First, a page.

Walmart Waste Management Case Study

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Waste Management, Inc. remains the industry leader in collecting and burying trash, currently holding 273 landfills capable of holding 4.8 billion tons of trash. Additionally, they hold 91 recycling facilities, and 17 waste-to-energy facilities. However, 75% of its profits currently come from collecting waste for landfills, which is worrying because customers are now reducing waste, with major corporate customers attempting to go completely waste free. Furthermore, customers now want their waste recycled, and advocacy groups are petitioning against current landfill practices. In addition to their evolving external environment, they also host an internal environment that seems unable to swallow the changes to their customer base. Their infrastructure…show more content…
They already possess a facility that contributes no waste to landfills, and hasn’t since 2004. Even more worryingly, Walmart, the industry leading retailer, has stated their own aspirations to go waste-free. If Walmart is able to successfully reach and sustain that goal, other retailers will inevitably follow suit. Instead of viewing such a trend as an opportunity to take advantage of new customer demands, there is resistance within Waste Management to do anything other than keep burying waste. Indeed, the company culture, infrastructure, and competitive advantage remain steadfastly invested in hauling trash to a…show more content…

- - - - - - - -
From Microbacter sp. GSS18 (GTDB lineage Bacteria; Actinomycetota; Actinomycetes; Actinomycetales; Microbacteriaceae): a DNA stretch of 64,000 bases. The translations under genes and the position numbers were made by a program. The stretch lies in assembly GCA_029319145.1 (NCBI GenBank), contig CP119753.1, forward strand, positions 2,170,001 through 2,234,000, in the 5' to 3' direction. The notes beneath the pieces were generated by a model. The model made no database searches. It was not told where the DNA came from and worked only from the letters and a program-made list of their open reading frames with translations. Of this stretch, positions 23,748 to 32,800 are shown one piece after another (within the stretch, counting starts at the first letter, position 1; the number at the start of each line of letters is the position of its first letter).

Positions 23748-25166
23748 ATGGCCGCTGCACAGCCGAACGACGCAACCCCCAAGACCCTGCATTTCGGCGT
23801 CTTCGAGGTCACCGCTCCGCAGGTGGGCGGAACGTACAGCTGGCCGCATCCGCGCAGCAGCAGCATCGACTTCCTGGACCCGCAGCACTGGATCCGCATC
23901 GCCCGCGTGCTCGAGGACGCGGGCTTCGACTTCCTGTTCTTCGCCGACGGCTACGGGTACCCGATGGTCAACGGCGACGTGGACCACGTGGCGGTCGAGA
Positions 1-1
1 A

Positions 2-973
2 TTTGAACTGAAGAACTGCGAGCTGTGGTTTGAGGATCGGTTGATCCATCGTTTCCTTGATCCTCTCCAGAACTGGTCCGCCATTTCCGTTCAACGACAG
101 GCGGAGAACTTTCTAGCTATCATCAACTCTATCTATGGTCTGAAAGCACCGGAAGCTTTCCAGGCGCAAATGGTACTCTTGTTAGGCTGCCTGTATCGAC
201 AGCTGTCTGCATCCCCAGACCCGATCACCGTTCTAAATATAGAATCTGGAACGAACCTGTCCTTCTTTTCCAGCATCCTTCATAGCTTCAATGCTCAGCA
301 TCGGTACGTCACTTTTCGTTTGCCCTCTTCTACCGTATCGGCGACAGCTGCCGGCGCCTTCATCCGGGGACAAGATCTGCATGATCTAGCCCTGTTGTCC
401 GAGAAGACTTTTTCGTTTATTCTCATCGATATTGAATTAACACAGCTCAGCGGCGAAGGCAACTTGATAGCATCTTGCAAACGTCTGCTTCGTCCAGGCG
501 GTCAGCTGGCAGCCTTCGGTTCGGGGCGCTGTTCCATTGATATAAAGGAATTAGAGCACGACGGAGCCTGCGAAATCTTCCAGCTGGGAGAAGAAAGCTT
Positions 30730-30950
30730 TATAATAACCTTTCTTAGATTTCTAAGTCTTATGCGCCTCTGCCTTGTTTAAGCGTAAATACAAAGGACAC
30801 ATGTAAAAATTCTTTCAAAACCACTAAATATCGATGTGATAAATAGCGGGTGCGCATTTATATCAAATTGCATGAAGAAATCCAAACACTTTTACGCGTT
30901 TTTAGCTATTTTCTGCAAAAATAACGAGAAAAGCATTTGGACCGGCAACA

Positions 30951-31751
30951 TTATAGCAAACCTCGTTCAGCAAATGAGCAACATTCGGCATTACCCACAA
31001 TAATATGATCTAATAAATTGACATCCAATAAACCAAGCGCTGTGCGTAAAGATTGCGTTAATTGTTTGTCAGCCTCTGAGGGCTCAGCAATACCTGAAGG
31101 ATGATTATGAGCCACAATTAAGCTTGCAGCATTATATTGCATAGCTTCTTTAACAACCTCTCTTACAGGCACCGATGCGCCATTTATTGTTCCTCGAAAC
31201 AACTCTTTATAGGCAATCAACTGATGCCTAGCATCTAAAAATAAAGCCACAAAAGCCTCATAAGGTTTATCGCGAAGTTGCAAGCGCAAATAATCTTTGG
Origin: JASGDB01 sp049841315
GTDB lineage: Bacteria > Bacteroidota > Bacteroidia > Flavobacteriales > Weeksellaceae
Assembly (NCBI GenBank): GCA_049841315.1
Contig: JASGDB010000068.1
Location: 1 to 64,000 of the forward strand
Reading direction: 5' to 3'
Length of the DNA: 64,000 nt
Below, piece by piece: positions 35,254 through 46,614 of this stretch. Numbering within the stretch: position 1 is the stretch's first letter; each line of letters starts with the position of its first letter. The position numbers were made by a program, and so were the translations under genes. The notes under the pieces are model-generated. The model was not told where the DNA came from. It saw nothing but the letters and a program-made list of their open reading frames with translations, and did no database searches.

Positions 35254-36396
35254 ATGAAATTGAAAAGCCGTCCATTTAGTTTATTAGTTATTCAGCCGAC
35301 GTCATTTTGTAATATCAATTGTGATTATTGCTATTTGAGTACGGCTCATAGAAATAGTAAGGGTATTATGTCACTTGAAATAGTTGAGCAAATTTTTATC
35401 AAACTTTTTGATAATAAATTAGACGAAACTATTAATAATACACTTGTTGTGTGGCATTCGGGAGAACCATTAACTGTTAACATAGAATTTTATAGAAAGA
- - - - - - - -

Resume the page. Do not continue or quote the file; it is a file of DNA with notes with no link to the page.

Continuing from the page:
Indeed, their fledgling recycling capabilities represent a significant weakness. Especially their inability to turn a profit on recycling smartphones, TV’s, and other devices, as the need for such recycling is sure to to grow rapidly. On the flip side, recycling also represents a significant opportunity for Waste Management. If they can begin harnessing the growing demand for landfill sorting and recycling, the growth potential could offset the significant investment that developing recycling technology will be. Waste Management’s foremost threat is the fact that customers are wasting less, and attempting to go waste-free. The waste that is produced now requires more sorting and recycling, something that a competitor could provide if Waste Management is unwilling to do so. Therefore, the prospect of a rival company stealing customers represents a significant threat. Additionally, advocacy groups that protest landfills represent a minor, though prevalent threat to the way Waste Management does business, and they should not be overlooked if Waste Management is to remain the industry leader in waste

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